Most Egyptians were dead by 35 and their need to control life after death and to see the sunrise and sunset as evidence of continual rebirth and eternal life must be understood in the context of the shortness of that temporal lifespan. These were people who needed to know that there was substantially more than half of three score years and ten on their side. Words had power to sustain them beyond the tomb and the Book of the Dead with its ‘spells’ (like so much else an at-best approximate translation) were there to give the deceased and cleansed the strength, skill, cunning and support to enable them to journey and overcome tests to reach paradise. A paradise that, incidentally, looked a lot like Egypt – just one that happened to have gods for company and eternally bounteous harvests.
The longest Book of the Dead here runs to 37 metres and was specifically made for the person it gives strength to. Others were done in advance with only the name to be added. One on display even has the name removed – we presume now that the unfortunate fellow didn’t pay and so was entombed without spell support. What much of it means, even how the spells were meant to be used, we can now only guess. Were they to be recited by the devoted living or was their presence, wrapped and encased with the mummified corpse, enough? Some spells – there are 200 of them now collected from the thousands of surviving Books of the Dead – have explanations of how they are to be cast, the majority do not. But this is a world in which the foreleg of a living calf helps to open the mouth of a corpse whose vital organs have been removed – how can we possibly understand? We must, simply. consider what we can.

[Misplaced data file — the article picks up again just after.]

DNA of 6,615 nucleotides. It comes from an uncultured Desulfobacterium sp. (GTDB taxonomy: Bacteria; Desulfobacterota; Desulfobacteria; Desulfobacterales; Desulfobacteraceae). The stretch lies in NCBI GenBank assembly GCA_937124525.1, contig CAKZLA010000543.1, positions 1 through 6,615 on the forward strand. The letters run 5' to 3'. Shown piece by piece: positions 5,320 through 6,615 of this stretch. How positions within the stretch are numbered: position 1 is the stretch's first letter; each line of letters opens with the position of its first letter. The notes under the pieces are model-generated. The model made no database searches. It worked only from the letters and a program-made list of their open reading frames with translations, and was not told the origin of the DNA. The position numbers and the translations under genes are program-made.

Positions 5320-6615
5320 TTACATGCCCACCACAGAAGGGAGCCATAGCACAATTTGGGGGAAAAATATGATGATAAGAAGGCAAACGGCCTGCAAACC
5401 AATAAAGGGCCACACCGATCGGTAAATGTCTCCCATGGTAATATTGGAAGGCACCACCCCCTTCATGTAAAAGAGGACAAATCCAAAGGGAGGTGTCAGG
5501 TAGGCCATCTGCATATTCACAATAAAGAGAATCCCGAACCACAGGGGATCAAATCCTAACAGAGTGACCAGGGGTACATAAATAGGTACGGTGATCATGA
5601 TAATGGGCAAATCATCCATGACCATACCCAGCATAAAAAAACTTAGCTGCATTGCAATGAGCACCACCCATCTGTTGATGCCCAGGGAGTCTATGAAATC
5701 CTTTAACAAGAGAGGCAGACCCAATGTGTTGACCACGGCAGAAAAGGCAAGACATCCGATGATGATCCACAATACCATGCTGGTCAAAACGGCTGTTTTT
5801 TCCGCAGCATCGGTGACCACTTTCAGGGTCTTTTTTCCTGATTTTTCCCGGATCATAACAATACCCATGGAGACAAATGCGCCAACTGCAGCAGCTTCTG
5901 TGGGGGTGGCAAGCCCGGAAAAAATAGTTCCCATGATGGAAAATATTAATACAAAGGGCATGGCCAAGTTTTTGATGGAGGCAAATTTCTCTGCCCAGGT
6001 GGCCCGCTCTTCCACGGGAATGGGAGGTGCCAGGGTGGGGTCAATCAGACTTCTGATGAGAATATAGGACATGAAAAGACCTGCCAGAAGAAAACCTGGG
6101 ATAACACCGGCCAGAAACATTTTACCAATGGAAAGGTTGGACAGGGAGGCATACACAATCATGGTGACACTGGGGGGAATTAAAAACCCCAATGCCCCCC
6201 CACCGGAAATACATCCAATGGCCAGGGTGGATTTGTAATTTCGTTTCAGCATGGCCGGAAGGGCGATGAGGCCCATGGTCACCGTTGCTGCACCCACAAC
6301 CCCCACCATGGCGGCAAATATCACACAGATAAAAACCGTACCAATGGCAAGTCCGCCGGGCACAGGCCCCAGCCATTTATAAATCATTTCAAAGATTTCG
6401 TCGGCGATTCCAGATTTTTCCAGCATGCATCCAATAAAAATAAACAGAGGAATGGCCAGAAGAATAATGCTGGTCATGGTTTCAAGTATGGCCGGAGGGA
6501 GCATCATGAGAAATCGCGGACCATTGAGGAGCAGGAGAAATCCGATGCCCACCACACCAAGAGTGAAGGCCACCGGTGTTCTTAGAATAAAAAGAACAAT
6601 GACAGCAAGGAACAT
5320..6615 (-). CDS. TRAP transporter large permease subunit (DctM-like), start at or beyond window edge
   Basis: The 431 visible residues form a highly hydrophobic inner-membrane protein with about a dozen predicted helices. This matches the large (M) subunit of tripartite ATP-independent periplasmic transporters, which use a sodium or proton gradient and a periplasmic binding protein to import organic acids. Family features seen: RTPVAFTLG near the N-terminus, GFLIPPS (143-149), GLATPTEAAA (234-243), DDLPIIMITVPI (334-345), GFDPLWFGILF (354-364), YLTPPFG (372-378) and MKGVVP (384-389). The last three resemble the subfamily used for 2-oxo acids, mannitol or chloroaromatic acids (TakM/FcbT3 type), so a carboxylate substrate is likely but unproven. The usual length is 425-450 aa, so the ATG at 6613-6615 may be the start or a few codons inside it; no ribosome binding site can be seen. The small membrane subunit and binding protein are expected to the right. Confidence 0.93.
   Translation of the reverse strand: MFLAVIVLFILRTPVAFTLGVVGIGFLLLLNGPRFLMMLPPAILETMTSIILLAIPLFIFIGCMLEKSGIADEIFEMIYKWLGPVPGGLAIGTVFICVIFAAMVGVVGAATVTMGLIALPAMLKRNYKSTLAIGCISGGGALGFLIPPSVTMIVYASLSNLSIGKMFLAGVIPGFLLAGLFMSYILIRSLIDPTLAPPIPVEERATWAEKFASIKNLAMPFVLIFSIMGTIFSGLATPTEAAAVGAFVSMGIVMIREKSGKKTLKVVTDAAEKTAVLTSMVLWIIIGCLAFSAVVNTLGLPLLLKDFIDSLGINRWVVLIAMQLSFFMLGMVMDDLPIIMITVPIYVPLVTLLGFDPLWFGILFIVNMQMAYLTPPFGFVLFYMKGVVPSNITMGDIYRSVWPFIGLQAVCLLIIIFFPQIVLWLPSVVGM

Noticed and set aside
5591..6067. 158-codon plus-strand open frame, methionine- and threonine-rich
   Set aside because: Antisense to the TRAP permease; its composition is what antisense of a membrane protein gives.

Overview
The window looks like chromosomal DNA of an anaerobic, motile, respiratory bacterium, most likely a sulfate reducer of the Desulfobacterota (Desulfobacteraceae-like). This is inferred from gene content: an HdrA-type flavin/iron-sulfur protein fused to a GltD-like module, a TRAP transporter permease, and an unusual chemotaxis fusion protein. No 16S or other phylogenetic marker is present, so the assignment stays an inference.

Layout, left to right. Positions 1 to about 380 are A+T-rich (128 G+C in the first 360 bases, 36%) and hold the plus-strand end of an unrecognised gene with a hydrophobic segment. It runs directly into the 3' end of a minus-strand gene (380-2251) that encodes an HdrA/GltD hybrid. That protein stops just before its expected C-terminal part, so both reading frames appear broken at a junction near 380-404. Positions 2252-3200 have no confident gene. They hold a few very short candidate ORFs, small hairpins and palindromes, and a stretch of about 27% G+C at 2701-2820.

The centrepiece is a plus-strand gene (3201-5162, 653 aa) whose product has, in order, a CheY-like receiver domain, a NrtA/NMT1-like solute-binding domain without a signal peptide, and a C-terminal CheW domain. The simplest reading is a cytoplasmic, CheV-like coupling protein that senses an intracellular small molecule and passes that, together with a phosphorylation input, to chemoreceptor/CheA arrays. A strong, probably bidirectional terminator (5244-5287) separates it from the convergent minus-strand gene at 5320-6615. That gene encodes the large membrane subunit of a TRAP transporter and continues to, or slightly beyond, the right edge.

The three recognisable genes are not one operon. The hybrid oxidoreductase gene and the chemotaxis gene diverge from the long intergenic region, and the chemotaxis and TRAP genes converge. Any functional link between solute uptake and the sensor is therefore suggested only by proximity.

This is the latest exhibition housed in the Reading Room of the Great Court at the British Museum. It is an excellent space for this kind of narrative – combining the historical knowledge that can be presented with artefacts that touch on the unknown. The hieroglyphics of Egypt in of themselves would be enough to bemuse without presenting us with papryri that have not been opened and wrapped mummies still in their coffins (lid removed). An x-ray shows us the bones of one who is otherwise held fast by bonds first tied 3,000 years ago.
Perhaps lacking a little in focus as it covers a form of after-life support that lasted for 1,500+ years the exhibition always intrigues even if it never inspires. As said above this was not reverence for god or gods as we might understand it but basic utility in sustaining life beyond its brief appearance in this world. It was necessary. There is art on the margins of the works but the words are the important focus — and even the decorated mummies were giving a perfect form for the dead. They were not being ornate to impress for the sake of it but out of desperate need to keep going.
There’s also nothing about people without rank. I’d be interested in knowing what, if anything, was expected to happen to the nameless grunts who were presumably buried unmummified and allowed to decay. That is, if we know anything at all about them.
This is the first of three exhibitions exploring this theme that the British Museum will be hosting. It is a brave and interesting subject and this first exhibition will take some beating for its ability to both reveal and explain a strange and bizarre world but also its courage in not trying to fill in the gaps with what we can’t know.